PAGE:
It's rarely a difficult choice: people are either coffee or tea drinkers. There may be a cup of the other enjoyed now and then, but your heart belongs to just one.
But you can actually have them both, and be able to look at yourself in the mirror the next morning.
The secret is cascara, a tea made from steeping the dried skins of coffee cherries, which today are normally discarded during processing. This tea is actually an ancient drink known as qishr, and the original way coffee was prepared beginning around the 9th century in Abyssinia (modern-day Ethopia).
Do you understand what this means? Before extra-foam triple half-caf grande soyaccinos, coffee was tea. I'm not being all teaist, either. It's just a fact.
Cascara is simple to make, but a lack of available information or research invited experimentation. Playing around with the dose, water temperature and steeping time, I found 5 grams per 1 cup of just-boiling water, brewed for 8 minutes, to be ideal.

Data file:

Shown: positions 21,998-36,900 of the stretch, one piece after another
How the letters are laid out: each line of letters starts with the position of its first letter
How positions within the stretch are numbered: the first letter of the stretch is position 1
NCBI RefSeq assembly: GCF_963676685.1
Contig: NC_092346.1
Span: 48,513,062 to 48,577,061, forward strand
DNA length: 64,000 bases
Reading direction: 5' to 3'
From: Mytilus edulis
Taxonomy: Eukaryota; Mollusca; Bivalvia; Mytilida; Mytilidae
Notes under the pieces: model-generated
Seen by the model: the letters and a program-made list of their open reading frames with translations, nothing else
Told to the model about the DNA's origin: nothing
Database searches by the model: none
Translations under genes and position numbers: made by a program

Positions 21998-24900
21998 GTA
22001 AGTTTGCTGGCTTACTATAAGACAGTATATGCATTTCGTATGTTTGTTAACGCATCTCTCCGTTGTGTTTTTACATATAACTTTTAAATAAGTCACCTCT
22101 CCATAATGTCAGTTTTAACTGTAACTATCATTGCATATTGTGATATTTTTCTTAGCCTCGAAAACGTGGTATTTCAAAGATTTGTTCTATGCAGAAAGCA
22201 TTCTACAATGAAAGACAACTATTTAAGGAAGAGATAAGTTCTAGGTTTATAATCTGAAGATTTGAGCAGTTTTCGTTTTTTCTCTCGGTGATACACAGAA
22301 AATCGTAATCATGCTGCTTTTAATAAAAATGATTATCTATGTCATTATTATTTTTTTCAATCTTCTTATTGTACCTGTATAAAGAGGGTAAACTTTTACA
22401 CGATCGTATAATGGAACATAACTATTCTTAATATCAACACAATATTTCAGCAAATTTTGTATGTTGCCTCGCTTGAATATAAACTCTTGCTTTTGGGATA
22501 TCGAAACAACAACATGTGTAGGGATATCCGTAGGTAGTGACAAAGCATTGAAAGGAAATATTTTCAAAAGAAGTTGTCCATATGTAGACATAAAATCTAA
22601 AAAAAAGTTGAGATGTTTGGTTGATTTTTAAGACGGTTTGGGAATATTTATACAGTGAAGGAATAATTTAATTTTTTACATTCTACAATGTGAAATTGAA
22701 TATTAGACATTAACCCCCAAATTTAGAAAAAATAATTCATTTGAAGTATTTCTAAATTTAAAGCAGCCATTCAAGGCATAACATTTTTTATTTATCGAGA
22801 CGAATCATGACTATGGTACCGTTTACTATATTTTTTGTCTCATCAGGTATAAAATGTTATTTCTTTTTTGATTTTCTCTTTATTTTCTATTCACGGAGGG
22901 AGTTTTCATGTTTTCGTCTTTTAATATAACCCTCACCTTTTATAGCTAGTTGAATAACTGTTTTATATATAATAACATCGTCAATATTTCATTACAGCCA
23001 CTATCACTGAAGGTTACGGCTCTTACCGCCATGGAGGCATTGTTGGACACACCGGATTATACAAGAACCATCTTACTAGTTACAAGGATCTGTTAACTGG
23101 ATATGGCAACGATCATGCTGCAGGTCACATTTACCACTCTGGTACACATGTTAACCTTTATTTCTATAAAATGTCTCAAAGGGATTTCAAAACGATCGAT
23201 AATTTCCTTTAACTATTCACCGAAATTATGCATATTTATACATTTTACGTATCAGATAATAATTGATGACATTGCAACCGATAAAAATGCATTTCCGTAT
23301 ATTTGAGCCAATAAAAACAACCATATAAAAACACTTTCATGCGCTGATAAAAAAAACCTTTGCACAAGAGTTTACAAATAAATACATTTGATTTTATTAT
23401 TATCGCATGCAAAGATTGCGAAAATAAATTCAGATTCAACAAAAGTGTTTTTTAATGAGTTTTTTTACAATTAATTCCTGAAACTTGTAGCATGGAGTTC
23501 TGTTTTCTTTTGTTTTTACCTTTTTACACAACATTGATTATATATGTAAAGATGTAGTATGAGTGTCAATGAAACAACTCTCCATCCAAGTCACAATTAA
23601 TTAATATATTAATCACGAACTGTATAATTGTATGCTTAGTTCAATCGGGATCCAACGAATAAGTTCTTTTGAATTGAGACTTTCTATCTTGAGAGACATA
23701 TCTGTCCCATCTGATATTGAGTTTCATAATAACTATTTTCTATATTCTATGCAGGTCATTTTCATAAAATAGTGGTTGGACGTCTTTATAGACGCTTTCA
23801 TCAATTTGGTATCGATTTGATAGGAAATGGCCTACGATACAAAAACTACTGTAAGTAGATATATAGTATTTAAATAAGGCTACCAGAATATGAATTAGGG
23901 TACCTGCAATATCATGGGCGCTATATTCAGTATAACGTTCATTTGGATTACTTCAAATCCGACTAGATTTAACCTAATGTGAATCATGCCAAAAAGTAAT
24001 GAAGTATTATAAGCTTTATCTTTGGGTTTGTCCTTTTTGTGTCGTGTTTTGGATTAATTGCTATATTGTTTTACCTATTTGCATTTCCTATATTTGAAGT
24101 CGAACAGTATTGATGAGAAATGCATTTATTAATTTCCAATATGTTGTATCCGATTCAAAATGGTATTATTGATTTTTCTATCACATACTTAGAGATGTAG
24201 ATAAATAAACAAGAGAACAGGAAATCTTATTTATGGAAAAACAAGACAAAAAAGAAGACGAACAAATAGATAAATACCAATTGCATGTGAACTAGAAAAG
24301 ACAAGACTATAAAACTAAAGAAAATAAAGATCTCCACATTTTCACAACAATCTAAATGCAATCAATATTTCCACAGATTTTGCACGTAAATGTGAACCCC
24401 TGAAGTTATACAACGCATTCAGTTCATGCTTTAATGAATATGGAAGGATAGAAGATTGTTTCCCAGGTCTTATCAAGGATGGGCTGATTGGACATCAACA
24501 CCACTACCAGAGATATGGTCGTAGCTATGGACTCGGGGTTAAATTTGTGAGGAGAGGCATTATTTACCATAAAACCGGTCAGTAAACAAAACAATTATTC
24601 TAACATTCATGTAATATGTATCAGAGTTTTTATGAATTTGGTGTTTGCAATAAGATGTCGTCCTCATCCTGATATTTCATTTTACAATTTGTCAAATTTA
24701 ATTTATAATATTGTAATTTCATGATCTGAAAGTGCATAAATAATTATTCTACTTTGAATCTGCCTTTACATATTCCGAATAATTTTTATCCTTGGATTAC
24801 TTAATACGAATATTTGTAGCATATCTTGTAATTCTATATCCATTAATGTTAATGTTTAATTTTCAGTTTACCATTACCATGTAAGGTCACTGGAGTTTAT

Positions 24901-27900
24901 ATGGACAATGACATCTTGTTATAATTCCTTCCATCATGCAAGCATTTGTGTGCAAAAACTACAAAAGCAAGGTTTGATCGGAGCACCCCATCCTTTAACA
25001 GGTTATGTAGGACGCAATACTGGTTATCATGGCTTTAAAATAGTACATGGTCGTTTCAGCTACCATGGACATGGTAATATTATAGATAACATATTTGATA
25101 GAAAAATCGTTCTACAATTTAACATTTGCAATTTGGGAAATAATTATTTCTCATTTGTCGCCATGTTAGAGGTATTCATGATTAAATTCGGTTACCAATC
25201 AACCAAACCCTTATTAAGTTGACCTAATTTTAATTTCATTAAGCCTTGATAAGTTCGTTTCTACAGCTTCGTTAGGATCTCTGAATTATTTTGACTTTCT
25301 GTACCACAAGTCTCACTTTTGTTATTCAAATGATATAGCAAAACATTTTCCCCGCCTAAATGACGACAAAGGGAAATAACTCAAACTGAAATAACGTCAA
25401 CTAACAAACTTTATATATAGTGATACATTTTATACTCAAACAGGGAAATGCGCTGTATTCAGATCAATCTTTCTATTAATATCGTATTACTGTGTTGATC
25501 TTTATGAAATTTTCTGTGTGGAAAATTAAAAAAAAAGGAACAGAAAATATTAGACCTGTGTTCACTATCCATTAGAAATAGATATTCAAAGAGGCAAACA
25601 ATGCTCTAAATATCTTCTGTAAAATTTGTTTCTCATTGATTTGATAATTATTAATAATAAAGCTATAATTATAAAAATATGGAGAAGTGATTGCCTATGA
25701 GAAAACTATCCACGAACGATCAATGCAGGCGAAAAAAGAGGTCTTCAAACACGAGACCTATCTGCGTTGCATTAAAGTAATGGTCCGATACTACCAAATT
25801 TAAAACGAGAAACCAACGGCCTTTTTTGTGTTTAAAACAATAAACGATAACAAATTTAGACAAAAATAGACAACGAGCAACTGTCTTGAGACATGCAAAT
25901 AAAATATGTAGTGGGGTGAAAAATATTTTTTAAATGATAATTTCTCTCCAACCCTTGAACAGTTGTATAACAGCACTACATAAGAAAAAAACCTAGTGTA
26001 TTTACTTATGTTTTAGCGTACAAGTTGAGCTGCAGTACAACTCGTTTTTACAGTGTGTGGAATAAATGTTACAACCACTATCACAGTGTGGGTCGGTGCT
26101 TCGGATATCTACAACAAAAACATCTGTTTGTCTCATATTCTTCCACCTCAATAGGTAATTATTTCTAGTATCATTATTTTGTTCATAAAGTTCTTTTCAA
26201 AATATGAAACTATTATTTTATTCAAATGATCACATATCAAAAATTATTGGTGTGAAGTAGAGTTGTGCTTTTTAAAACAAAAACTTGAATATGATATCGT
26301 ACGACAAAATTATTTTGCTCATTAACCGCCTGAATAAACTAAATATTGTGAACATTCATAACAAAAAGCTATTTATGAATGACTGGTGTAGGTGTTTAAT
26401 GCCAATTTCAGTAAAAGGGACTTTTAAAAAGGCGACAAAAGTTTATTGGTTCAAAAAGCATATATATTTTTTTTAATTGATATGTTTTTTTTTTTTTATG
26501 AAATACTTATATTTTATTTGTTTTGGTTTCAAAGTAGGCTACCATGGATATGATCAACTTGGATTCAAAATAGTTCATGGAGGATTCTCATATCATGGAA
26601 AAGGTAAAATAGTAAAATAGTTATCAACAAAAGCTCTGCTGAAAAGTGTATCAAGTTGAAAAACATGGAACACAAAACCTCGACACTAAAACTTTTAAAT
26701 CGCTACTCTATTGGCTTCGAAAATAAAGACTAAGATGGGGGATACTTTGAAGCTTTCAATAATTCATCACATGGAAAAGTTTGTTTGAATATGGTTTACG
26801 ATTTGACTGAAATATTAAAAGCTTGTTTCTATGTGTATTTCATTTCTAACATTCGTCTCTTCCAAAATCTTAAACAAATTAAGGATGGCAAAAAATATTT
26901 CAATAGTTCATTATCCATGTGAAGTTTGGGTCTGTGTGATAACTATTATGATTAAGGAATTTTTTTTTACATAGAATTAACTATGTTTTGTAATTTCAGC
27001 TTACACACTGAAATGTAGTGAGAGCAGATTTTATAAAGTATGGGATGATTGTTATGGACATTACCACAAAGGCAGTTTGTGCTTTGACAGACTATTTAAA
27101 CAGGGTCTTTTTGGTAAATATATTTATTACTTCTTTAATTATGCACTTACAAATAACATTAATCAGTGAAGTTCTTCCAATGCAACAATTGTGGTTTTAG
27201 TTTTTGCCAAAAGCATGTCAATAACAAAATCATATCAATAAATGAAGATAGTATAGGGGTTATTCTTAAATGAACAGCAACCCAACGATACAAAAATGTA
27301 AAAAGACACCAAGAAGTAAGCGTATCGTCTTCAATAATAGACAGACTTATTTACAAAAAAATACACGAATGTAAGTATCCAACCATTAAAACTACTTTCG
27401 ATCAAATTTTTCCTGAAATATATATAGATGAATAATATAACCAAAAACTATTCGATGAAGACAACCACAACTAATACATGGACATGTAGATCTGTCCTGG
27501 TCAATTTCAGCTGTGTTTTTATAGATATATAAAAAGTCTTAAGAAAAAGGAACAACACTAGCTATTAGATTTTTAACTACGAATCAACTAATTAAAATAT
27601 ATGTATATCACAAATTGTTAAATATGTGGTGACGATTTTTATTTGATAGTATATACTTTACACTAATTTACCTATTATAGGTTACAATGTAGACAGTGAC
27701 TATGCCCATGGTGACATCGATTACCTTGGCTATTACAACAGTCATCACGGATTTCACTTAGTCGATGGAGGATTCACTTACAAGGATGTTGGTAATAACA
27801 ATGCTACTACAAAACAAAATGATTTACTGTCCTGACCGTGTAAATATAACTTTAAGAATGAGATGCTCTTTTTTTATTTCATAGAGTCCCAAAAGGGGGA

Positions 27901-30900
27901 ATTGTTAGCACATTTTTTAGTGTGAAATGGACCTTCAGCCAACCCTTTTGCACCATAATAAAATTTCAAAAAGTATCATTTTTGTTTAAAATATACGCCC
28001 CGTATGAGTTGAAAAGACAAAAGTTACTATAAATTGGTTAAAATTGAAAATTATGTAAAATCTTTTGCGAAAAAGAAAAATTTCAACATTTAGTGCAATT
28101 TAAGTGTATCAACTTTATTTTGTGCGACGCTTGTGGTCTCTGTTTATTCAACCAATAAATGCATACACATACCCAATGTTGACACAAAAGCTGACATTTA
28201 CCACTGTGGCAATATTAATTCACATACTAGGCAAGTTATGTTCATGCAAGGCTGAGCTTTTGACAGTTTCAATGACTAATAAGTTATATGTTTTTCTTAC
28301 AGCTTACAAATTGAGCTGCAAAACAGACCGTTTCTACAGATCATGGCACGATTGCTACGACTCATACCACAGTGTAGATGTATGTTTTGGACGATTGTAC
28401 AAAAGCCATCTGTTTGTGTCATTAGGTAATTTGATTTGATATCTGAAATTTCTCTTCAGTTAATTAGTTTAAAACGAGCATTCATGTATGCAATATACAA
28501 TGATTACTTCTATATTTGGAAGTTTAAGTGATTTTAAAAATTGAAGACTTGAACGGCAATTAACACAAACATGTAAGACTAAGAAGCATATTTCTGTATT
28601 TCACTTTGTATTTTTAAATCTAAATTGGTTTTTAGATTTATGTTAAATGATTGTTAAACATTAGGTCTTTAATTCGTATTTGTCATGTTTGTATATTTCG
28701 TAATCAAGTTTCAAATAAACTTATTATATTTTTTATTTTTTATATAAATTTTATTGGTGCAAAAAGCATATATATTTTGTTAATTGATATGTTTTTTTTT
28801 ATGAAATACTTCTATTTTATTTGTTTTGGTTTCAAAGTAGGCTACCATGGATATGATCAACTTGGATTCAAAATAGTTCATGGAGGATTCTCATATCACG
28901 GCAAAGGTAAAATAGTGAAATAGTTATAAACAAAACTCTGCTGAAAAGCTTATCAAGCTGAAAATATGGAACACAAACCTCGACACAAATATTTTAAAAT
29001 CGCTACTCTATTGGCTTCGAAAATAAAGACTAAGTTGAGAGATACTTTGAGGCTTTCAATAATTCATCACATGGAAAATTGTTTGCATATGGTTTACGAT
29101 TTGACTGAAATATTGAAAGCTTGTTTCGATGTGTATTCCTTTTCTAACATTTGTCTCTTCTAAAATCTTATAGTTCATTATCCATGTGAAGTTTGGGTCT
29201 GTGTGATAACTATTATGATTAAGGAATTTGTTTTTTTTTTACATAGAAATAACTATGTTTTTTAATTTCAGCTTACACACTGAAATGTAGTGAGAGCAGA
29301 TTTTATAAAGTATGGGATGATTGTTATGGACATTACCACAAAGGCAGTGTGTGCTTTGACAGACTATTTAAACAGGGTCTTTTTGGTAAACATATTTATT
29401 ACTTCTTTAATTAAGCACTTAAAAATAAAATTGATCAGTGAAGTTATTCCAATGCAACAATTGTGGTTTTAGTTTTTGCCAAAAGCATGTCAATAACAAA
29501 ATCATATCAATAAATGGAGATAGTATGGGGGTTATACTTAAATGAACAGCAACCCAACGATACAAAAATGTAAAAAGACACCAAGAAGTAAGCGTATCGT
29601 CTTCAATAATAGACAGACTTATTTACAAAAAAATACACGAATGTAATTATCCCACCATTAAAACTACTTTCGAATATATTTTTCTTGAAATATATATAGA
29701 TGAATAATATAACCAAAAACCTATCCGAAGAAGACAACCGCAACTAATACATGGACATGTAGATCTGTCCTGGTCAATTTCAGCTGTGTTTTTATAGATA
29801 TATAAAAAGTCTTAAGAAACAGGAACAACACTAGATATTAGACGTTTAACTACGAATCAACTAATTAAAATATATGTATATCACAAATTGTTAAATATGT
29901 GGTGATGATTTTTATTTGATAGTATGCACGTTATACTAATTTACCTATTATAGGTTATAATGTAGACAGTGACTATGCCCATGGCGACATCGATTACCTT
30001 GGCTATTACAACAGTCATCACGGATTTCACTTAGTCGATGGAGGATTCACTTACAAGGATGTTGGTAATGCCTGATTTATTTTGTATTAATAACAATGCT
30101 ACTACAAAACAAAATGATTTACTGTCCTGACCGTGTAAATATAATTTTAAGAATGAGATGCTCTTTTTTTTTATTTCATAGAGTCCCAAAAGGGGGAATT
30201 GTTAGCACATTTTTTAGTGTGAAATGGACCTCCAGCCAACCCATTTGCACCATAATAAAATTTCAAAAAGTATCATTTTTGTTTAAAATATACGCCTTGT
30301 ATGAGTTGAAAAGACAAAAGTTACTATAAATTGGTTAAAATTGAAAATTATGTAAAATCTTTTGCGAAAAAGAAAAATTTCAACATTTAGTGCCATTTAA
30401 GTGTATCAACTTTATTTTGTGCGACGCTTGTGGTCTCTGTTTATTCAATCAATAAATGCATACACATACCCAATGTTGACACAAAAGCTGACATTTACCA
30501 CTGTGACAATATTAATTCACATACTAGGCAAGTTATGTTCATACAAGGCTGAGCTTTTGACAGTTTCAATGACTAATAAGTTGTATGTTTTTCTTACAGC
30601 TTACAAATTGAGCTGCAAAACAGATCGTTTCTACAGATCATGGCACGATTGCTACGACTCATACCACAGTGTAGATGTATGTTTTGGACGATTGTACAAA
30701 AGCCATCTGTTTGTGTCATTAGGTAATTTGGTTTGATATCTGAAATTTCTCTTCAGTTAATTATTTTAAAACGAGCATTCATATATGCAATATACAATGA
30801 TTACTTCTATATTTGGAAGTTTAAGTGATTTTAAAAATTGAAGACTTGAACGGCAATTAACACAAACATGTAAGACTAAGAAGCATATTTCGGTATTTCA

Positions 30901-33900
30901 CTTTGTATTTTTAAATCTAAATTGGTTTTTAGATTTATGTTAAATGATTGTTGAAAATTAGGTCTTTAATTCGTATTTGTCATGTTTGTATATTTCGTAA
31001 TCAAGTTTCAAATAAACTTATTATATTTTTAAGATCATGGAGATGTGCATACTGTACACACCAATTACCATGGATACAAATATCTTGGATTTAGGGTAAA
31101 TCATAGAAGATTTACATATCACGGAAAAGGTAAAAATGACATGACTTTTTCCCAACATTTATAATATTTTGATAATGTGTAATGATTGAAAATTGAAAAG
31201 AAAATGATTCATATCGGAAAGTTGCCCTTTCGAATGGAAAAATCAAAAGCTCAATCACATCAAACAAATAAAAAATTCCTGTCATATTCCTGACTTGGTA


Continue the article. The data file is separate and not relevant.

The few other guidelines I turned up recommend a 7-minute maximum brew, but as you can see (photo, below), this produced a much fainter- in color and flavor- cup of tea. It didn't seem that an additional minute would make much of a difference, but it brought out the deep, cherrylike sweetness in way that made the botanical connection suddenly hit on your tongue: Coffee comes from a fruit.
I'm not advocating it as a traditional tea substitute, but for any espresso addicts in search of a transition drink, this could get you off the junk. It's much closer to a fruit or berry tisane than a true (Camellia sinensis) tea, but it's a start.
Plus, it's made from what is usually considered trash. How eco is that?
If you still don't believe me, here's a little video of the whole process from the Square Mile Coffee Roasters, in London, which is where this batch is from.